Bottom Line: The use of colour flow Doppler studies provides a measure of neovascularisation within the synovial lining of joints and tendons, and within tendons themselves, that is not available with other imaging techniques.Disadvantages compared to MRI include small field of view, poor image presentation, and difficulty in demonstrating cartilage and deep joints in their entirety.Magnetic resonance provides a more uniform and reproducible image for long-term follow-up studies.

View Article: PubMed Central - PubMed

Affiliation: Department of Radiology, Nuffield Orthopaedic Centre, Old Road, Oxford OX3 7LD, UK. eugene.mcnally@ndos.ox.ac.uk

ABSTRACT
The aim of this article was to review the current status of ultrasound imaging of patients with rheumatological disorders of the hands and feet. Ultrasound machines with high-resolution surface probes are readily available in most radiology departments and can be used to address important clinical questions posed by the rheumatologist and sports and rehabilitation physician. There is increasing evidence that ultrasound detects synovitis that is silent to clinical examination. Detection and classification of synovitis and the early detection of bone erosions are important in clinical decision making. Ultrasound has many advantages over other imaging techniques with which it is compared, particularly magnetic resonance. The ability to carry out a rapid assessment of many widely spaced joints, coupled with clinical correlation, the ability to move and stress musculoskeletal structures and the use of ultrasound to guide therapy accurately are principal amongst these. The use of colour flow Doppler studies provides a measure of neovascularisation within the synovial lining of joints and tendons, and within tendons themselves, that is not available with other imaging techniques. Disadvantages compared to MRI include small field of view, poor image presentation, and difficulty in demonstrating cartilage and deep joints in their entirety. Contrast-enhanced magnetic resonance provides a better measure of capillary permeability and extracellular fluid than does ultrasound. The ability to image simultaneously multiple small joints in the hands and feet and their enhancement characteristics cannot be matched with ultrasound, though future developments in 3-D ultrasound may narrow this gap. Magnetic resonance provides a more uniform and reproducible image for long-term follow-up studies.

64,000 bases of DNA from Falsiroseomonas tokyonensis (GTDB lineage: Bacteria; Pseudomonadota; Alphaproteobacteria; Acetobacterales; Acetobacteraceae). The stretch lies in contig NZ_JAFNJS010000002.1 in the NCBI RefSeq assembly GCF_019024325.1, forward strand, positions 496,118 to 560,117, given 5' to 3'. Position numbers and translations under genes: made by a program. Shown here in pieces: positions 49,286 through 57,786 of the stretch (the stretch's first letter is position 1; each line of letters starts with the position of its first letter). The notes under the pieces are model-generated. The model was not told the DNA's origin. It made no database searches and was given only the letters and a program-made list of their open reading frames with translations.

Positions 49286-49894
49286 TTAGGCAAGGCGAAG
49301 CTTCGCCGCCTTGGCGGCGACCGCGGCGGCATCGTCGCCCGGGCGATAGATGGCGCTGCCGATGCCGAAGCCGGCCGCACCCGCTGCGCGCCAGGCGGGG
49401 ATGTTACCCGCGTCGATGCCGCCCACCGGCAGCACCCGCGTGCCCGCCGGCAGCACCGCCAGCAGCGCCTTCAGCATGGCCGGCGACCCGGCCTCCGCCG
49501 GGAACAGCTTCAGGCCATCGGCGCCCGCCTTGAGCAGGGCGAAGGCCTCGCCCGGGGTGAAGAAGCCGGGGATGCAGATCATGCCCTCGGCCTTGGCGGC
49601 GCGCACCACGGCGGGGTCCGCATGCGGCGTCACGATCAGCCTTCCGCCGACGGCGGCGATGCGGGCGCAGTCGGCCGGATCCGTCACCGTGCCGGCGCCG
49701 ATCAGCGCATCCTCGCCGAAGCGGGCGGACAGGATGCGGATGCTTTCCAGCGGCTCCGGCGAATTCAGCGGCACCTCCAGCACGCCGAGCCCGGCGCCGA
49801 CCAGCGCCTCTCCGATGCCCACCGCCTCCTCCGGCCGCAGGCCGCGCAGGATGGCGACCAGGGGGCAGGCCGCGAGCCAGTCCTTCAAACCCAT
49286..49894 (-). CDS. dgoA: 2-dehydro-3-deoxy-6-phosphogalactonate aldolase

Show MeSH
Related in: MedlinePlus